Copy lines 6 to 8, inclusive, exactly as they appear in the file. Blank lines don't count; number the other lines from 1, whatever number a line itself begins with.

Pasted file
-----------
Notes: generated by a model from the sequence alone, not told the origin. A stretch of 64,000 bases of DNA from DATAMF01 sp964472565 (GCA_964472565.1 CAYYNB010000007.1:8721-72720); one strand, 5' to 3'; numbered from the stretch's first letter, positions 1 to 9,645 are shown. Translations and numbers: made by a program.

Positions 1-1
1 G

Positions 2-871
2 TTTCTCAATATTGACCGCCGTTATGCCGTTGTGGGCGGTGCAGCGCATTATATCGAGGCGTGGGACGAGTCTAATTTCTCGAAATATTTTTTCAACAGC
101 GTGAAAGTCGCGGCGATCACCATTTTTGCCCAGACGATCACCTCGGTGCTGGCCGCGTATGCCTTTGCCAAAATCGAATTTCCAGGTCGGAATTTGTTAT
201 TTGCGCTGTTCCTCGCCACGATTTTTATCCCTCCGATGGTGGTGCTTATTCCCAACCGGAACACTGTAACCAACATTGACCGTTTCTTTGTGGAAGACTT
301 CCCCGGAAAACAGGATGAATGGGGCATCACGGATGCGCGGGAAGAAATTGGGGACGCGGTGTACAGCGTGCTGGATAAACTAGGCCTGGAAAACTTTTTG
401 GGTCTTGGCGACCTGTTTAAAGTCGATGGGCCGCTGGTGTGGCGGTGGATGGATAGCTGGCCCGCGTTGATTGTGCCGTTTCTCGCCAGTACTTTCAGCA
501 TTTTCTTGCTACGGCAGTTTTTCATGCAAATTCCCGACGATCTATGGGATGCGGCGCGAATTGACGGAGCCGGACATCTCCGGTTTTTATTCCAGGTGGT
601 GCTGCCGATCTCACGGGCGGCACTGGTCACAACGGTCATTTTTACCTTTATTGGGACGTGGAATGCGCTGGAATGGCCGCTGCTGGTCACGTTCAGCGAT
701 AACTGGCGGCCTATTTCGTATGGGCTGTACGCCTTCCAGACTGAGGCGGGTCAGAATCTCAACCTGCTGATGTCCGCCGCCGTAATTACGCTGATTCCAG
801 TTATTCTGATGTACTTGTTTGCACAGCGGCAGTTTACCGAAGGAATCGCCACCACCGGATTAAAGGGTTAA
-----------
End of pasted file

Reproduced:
101 GTGAAAGTCGCGGCGATCACCATTTTTGCCCAGACGATCACCTCGGTGCTGGCCGCGTATGCCTTTGCCAAAATCGAATTTCCAGGTCGGAATTTGTTAT
201 TTGCGCTGTTCCTCGCCACGATTTTTATCCCTCCGATGGTGGTGCTTATTCCCAACCGGAACACTGTAACCAACATTGACCGTTTCTTTGTGGAAGACTT
301 CCCCGGAAAACAGGATGAATGGGGCATCACGGATGCGCGGGAAGAAATTGGGGACGCGGTGTACAGCGTGCTGGATAAACTAGGCCTGGAAAACTTTTTG